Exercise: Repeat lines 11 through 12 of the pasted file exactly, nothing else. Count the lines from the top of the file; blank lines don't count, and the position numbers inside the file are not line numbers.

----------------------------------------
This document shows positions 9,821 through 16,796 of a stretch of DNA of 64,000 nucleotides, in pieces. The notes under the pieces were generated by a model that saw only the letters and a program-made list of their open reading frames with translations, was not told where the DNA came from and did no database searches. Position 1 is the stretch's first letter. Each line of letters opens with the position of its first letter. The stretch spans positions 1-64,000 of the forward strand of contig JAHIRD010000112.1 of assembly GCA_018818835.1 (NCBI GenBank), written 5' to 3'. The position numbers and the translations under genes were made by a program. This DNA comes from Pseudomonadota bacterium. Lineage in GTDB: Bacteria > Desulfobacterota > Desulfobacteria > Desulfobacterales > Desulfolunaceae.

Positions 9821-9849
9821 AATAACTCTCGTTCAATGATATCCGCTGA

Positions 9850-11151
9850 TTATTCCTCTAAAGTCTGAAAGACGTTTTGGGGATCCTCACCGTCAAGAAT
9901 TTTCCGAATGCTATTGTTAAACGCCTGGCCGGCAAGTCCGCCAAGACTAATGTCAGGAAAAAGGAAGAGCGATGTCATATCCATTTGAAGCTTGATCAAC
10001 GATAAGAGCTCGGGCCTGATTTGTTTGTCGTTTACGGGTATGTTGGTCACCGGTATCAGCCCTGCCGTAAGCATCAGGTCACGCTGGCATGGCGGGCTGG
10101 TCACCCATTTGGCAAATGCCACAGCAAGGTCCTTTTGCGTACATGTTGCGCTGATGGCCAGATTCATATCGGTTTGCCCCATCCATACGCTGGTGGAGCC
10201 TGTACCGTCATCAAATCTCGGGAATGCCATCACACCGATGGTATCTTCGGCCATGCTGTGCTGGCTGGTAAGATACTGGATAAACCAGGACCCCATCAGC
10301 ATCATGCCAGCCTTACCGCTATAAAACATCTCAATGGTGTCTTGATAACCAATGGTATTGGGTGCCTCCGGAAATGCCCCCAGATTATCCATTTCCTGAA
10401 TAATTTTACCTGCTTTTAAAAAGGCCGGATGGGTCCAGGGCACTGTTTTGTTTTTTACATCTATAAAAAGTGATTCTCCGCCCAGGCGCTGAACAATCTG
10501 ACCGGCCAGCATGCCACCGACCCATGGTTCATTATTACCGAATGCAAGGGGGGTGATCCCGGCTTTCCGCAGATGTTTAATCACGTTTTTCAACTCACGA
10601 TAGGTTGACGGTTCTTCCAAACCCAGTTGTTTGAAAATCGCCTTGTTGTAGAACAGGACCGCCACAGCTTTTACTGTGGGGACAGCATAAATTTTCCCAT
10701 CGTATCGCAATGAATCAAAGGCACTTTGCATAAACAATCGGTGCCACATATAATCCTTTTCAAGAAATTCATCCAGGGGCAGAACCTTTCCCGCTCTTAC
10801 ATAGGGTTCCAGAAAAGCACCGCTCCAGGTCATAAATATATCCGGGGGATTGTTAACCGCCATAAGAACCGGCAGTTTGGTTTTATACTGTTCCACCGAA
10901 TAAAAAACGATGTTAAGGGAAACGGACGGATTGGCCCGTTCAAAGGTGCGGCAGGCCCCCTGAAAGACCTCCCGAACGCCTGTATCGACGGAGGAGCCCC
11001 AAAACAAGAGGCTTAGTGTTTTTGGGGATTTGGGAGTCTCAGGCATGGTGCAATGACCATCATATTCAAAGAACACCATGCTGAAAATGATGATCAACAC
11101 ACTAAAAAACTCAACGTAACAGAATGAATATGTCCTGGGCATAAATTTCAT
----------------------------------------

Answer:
10401 TAATTTTACCTGCTTTTAAAAAGGCCGGATGGGTCCAGGGCACTGTTTTGTTTTTTACATCTATAAAAAGTGATTCTCCGCCCAGGCGCTGAACAATCTG
10501 ACCGGCCAGCATGCCACCGACCCATGGTTCATTATTACCGAATGCAAGGGGGGTGATCCCGGCTTTCCGCAGATGTTTAATCACGTTTTTCAACTCACGA